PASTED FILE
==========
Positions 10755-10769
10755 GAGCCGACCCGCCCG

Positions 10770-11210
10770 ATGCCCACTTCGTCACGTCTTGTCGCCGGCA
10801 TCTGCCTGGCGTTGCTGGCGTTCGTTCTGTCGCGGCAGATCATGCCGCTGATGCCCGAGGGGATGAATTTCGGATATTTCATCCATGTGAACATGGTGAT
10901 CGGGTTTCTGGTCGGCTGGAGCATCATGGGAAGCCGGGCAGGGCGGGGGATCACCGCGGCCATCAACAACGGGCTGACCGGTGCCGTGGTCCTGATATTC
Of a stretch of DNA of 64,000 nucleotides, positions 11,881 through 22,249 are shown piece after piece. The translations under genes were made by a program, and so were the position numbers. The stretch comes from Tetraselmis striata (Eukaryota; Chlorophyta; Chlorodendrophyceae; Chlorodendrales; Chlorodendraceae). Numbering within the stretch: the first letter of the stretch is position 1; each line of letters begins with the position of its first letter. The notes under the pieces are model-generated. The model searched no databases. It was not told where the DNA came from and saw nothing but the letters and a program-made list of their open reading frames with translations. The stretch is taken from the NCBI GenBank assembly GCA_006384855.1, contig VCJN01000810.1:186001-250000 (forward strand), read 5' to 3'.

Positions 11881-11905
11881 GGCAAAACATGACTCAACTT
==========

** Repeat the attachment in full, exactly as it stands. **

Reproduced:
Positions 10755-10769
10755 GAGCCGACCCGCCCG

Positions 10770-11210
10770 ATGCCCACTTCGTCACGTCTTGTCGCCGGCA
10801 TCTGCCTGGCGTTGCTGGCGTTCGTTCTGTCGCGGCAGATCATGCCGCTGATGCCCGAGGGGATGAATTTCGGATATTTCATCCATGTGAACATGGTGAT
10901 CGGGTTTCTGGTCGGCTGGAGCATCATGGGAAGCCGGGCAGGGCGGGGGATCACCGCGGCCATCAACAACGGGCTGACCGGTGCCGTGGTCCTGATATTC
Of a stretch of DNA of 64,000 nucleotides, positions 11,881 through 22,249 are shown piece after piece. The translations under genes were made by a program, and so were the position numbers. The stretch comes from Tetraselmis striata (Eukaryota; Chlorophyta; Chlorodendrophyceae; Chlorodendrales; Chlorodendraceae). Numbering within the stretch: the first letter of the stretch is position 1; each line of letters begins with the position of its first letter. The notes under the pieces are model-generated. The model searched no databases. It was not told where the DNA came from and saw nothing but the letters and a program-made list of their open reading frames with translations. The stretch is taken from the NCBI GenBank assembly GCA_006384855.1, contig VCJN01000810.1:186001-250000 (forward strand), read 5' to 3'.

Positions 11881-11905
11881 GGCAAAACATGACTCAACTT